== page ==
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Abbott to bring COVID-19 antibody test to India by May-end

Abbott received CE mark approval this week for its laboratory-based serology blood (antibody) test for the detection of the antibody, IgG, that identifies if a person has had the COVID-19.

May 05, 2020 / 01:40 PM IST
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Abbott has said it will make its new, European-made laboratory-based antibody blood tests available in India by end of this month.

Abbott received CE mark approval this week for its laboratory-based serology blood (antibody) test for the detection of the antibody, IgG, that identifies if a person has had COVID-19.

The antibody tests will run Abbott's ARCHITECT i1000SR and i2000SR laboratory instruments and will expand to its Alinity I system.  These instruments are in use in laboratories throughout India and can run up to 100-200 tests per hour.
Abbott said it will begin shipping to India by the end of May and will scale up to meet the demand subsequently.

The lab-based antibody test while not hugely scalable is still important to increase the pace of testing as India plans to ease lockdown. India's attempts to increase testing by importing rapid antibody test kits from China has hit a roadblock due to issues of accuracy.

India has reported about 46,476 COVID-19 confirmed cases and 1,571 deaths. The numbers have been steadily increasing even as its testing remained low at 864 tests per million population.

COVID-19 Vaccine

Frequently Asked Questions

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How does a vaccine work?

A vaccine works by mimicking a natural infection. A vaccine not only induces immune response to protect people from any future COVID-19 infection, but also helps quickly build herd immunity to put an end to the pandemic. Herd immunity occurs when a sufficient percentage of a population becomes immune to a disease, making the spread of disease from person to person unlikely. The good news is that SARS-CoV-2 virus has been fairly stable, which increases the viability of a vaccine.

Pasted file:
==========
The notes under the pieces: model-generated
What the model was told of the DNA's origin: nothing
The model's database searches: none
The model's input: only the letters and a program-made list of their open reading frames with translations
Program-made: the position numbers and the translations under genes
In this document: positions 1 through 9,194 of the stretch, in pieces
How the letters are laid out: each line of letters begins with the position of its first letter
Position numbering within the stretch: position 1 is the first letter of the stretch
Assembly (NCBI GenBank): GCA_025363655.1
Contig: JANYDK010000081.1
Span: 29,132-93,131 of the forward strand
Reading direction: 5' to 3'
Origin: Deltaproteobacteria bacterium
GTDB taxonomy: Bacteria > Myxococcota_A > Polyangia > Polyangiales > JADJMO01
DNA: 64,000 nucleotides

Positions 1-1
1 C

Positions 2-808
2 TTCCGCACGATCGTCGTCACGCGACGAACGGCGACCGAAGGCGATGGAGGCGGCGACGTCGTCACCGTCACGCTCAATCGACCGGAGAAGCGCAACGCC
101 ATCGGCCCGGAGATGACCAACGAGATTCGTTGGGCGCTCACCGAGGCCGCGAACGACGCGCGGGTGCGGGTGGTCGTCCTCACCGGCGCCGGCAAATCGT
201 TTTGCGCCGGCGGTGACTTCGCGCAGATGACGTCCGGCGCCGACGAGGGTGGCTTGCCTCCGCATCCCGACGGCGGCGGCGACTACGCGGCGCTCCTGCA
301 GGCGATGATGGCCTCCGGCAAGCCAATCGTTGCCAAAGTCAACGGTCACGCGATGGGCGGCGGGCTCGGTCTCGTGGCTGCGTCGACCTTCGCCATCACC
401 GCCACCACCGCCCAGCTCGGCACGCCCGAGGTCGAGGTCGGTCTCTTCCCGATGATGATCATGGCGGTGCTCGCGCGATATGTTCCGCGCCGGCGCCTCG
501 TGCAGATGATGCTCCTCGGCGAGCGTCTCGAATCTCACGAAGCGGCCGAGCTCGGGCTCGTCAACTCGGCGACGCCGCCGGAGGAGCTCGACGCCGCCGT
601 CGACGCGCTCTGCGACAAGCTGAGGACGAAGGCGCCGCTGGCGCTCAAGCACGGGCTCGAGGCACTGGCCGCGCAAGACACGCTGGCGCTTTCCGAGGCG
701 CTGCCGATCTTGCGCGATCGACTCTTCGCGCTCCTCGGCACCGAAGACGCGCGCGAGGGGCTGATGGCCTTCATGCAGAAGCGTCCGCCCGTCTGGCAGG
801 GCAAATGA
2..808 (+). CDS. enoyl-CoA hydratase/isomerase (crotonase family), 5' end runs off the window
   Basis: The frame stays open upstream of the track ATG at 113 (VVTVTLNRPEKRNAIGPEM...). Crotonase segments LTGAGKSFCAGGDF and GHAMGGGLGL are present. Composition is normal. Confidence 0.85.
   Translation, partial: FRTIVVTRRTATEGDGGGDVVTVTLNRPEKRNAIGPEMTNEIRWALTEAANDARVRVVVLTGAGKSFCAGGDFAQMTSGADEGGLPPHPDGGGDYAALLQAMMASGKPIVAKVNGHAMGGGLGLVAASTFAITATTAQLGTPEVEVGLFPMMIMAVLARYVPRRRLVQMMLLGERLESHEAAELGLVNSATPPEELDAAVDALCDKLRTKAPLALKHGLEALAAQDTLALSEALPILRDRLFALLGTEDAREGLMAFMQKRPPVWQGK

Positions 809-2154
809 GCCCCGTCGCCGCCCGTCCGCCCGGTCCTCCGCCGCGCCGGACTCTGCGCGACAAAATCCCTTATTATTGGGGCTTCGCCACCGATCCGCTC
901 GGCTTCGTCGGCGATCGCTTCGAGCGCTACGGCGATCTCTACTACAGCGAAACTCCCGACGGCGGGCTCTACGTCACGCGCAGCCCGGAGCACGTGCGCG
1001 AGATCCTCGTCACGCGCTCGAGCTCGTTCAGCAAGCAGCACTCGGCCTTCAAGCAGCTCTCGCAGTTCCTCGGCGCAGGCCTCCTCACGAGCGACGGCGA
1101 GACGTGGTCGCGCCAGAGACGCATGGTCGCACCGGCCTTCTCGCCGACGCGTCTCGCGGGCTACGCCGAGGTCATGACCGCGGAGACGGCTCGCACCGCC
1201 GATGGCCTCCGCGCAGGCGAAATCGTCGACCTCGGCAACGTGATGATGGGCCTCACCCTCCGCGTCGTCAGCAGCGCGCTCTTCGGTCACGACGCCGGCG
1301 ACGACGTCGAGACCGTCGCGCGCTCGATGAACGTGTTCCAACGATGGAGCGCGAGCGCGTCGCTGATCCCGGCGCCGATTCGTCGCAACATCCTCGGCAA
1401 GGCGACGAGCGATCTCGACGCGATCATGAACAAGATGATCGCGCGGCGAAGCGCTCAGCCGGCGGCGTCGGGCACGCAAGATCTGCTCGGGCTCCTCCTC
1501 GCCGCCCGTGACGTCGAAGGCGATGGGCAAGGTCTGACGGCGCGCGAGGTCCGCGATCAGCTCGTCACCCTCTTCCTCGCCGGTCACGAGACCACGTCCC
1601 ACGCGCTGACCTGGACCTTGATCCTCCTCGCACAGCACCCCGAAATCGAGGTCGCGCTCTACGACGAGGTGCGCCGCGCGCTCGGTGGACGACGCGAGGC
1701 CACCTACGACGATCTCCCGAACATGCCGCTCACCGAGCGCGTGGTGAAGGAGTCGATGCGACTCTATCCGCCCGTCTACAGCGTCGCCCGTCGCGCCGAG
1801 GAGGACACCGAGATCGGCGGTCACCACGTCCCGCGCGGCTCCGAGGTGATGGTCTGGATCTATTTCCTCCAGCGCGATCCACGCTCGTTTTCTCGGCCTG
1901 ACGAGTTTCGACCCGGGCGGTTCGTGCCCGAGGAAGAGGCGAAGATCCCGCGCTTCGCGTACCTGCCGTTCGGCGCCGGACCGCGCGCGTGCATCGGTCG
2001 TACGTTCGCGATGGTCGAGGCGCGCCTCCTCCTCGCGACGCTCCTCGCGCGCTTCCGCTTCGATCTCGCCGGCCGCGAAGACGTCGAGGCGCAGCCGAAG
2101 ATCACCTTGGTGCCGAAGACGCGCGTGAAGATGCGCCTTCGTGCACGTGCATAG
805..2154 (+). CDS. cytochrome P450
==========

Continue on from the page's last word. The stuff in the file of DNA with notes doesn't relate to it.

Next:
How many types of vaccines are there?

There are broadly four types of vaccine — one, a vaccine based on the whole virus (this could be either inactivated, or an attenuated [weakened] virus vaccine); two, a non-replicating viral vector vaccine that uses a benign virus as vector that carries the antigen of SARS-CoV; three, nucleic-acid vaccines that have genetic material like DNA and RNA of antigens like spike protein given to a person, helping human cells decode genetic material and produce the vaccine; and four, protein subunit vaccine wherein the recombinant proteins of SARS-COV-2 along with an adjuvant (booster) is given as a vaccine.

What does it take to develop a vaccine of this kind?

Vaccine development is a long, complex process. Unlike drugs that are given to people with a diseased, vaccines are given to healthy people and also vulnerable sections such as children, pregnant women and the elderly. So rigorous tests are compulsory. History says that the fastest time it took to develop a vaccine is five years, but it usually takes double or sometimes triple that time.

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While molecular testing or RT-PCR detects whether someone has the virus, antibody tests determine if someone was infected. Abbott's SARS-CoV-2 IgG test identifies the IgG antibody, which is a protein that the body produces in the late stages of infection and may remain up to months and possibly years after a person has recovered.

The test demonstrated specificity and sensitivity to detect IgG antibodies of greater than 99 percent 14 days or more after symptoms started.

"Abbott has been singularly focused on bringing COVID-19 tests to market as quickly as possible to help address this pandemic," said Narendra Varde, General Manager and Country Head at Abbott’s diagnostics business in India. "We are proud to be providing our antibody tests in the coming weeks as they will help understand who has had the virus, leading to greater confidence as we get to living life.”

Abbott said it is significantly scaling up European manufacturing for antibody testing and will expand testing to its Alinity I system. The company added that it will also be expanding its laboratory antibody testing to the detection of the antibody, IgM, in the near future.

Abbott last month announced that it had received USFDA's Emergency Use Authorisation (EUA) for its 5-minute point-of-care molecular test for the detection of COVID-19.

The company said it has plans to make them available across the world including India, but declined to give a timeframe.

Viswanath Pilla
Viswanath Pilla is a business journalist with 14 years of reporting experience. Based in Mumbai, Pilla covers pharma, healthcare and infrastructure sectors for Moneycontrol.
first published: May 5, 2020 01:39 pm